2004 - Fellow of the American Society of Mechanical Engineers
James G. Quintiere mainly focuses on Mechanics, Heat flux, Meteorology, Ignition system and Enclosure. His Mechanics research incorporates themes from Flame spread, Mechanical engineering, Simulation and Charring. The concepts of his Meteorology study are interwoven with issues in Stratification, Heat transfer, Atmospheric sciences and Full scale.
James G. Quintiere combines subjects such as Conservation equations, Combustor, Smoke and Combustion products with his study of Heat transfer. His research investigates the link between Ignition system and topics such as Cone calorimeter that cross with problems in Calorimeter and Composite material. His work carried out in the field of Autoignition temperature brings together such families of science as Flame speed, Diffusion flame, Spontaneous combustion and Flammability.
James G. Quintiere focuses on Mechanics, Heat flux, Ignition system, Forensic engineering and Flame spread. His Flow study in the realm of Mechanics interacts with subjects such as Compartment. His Heat flux study combines topics from a wide range of disciplines, such as Premixed flame and Solid fuel.
His studies deal with areas such as Waste management and Flammability, Composite material as well as Ignition system. The various areas that James G. Quintiere examines in his Forensic engineering study include Fire behavior and Fire protection. His Heat transfer research is multidisciplinary, relying on both Line and Meteorology.
His primary areas of investigation include Mechanics, Heat flux, Combustor, Thermodynamics and Heat of combustion. His research in Mechanics intersects with topics in Mechanical engineering and Neutral plane. His research integrates issues of Mass flux, Porosity and Copper in his study of Heat flux.
His studies in Combustor integrate themes in fields like Ignition system and Zero gravity. His work in the fields of Ignition system, such as Autoignition temperature, intersects with other areas such as Function. The study incorporates disciplines such as Plume and Buoyancy in addition to Flame spread.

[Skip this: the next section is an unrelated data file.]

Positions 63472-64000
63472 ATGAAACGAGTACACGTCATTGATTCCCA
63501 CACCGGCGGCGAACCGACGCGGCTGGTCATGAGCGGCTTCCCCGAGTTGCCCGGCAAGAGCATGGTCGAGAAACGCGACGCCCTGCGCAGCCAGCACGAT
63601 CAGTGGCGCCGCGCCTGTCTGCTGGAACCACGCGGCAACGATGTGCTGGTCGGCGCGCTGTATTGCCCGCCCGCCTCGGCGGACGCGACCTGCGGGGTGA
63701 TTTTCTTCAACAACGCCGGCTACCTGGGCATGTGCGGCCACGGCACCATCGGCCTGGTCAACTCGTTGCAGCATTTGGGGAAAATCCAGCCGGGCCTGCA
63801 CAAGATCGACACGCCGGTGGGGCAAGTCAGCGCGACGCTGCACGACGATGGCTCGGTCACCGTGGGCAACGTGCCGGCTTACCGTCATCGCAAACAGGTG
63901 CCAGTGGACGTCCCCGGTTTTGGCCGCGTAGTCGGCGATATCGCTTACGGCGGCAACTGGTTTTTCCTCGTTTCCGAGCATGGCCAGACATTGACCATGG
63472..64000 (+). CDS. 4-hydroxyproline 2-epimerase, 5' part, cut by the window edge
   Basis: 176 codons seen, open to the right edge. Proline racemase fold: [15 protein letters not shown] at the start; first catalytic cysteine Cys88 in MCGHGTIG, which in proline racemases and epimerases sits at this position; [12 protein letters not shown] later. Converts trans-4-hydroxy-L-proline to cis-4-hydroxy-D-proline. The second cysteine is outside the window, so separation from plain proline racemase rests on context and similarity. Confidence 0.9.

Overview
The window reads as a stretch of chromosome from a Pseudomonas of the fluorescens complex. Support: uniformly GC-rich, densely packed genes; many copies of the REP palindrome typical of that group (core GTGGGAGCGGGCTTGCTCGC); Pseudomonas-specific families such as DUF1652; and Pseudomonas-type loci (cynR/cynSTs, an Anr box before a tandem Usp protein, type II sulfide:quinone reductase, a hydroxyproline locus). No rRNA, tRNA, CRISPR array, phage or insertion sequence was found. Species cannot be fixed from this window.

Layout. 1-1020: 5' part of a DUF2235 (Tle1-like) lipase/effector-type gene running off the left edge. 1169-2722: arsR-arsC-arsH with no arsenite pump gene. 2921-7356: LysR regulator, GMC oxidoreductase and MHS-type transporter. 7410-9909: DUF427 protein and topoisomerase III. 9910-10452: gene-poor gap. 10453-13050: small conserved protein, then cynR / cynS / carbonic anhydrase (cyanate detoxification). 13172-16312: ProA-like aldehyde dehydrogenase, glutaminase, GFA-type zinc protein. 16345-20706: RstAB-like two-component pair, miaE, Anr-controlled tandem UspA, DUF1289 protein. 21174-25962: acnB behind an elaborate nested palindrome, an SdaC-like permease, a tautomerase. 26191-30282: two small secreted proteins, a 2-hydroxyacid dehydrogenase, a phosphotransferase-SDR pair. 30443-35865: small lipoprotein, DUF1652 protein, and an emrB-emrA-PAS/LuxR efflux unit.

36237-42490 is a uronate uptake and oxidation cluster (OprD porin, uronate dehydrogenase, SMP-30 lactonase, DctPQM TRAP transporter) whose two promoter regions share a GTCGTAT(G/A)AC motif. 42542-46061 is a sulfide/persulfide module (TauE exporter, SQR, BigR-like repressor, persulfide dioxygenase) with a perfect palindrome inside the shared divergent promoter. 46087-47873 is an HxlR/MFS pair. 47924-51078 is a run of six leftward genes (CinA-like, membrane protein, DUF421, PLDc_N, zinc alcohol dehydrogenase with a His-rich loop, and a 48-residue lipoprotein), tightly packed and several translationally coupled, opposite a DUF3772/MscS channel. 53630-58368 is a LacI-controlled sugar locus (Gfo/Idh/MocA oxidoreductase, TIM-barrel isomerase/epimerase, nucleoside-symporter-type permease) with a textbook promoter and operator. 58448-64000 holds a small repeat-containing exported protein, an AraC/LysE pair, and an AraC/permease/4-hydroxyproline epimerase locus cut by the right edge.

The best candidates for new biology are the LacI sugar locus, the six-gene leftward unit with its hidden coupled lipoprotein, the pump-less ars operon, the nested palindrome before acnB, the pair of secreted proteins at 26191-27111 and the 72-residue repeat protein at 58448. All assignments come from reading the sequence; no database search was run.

His main research concerns Mechanics, Heat flux, Heat of combustion, Combustor and Laminar flow. His Mechanics study combines topics in areas such as Mechanical engineering, Bunsen burner, Ceiling and Thermodynamics. His Heat flux study incorporates themes from Convection and Convective heat transfer.
His work deals with themes such as Composite material, Material properties and Fire test, which intersect with Heat of combustion. Premixed flame, Diffusion flame, Solid fuel, Nuclear engineering and Radiant heating is closely connected to Fuel gas in his research, which is encompassed under the umbrella topic of Combustor. His Laminar flow research is multidisciplinary, incorporating elements of Dimensionless quantity, Mixing ratio, Turbulence, Plume and Air entrainment.
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Enclosure Fire Dynamics
Bjeorn Karlsson;James G. Quintiere.
Fundamentals of Fire Phenomena
James G. Quintiere.
Principles of Fire Behavior
James G. Quintiere.
Scaling applications in fire research
James G. Quintiere.
Fire Safety Journal (1989)
Estimating room temperatures and the likelihood of flashover using fire test data correlations
B. J. McCaffrey;J. G. Quintiere;M. F. Harkleroad.
Fire Technology (1981)
An Experimental Study of Upper Hot Layer Stratification in Full-Scale Multiroom Fire Scenarios
L. Y. Cooper;M. Harkleroad;J. Quintiere;W. Rinkinen.
Journal of Heat Transfer-transactions of The Asme (1982)
Predicting the burning of wood using an integral model
M.J Spearpoint;J.G Quintiere.
Combustion and Flame (2000)
Flow induced by fire in a compartment
K.D. Steckler;J.G. Quintiere;W.J. Rinkinen.
Symposium (International) on Combustion (1982)
Numerical simulation of axi-symmetric fire plumes: accuracy and limitations
T.G. Ma;J.G. Quintiere.
Fire Safety Journal (2003)
Predicting the piloted ignition of wood in the cone calorimeter using an integral model — effect of species, grain orientation and heat flux
Michael J. Spearpoint;J. G. Quintiere.
Fire Safety Journal (2001)
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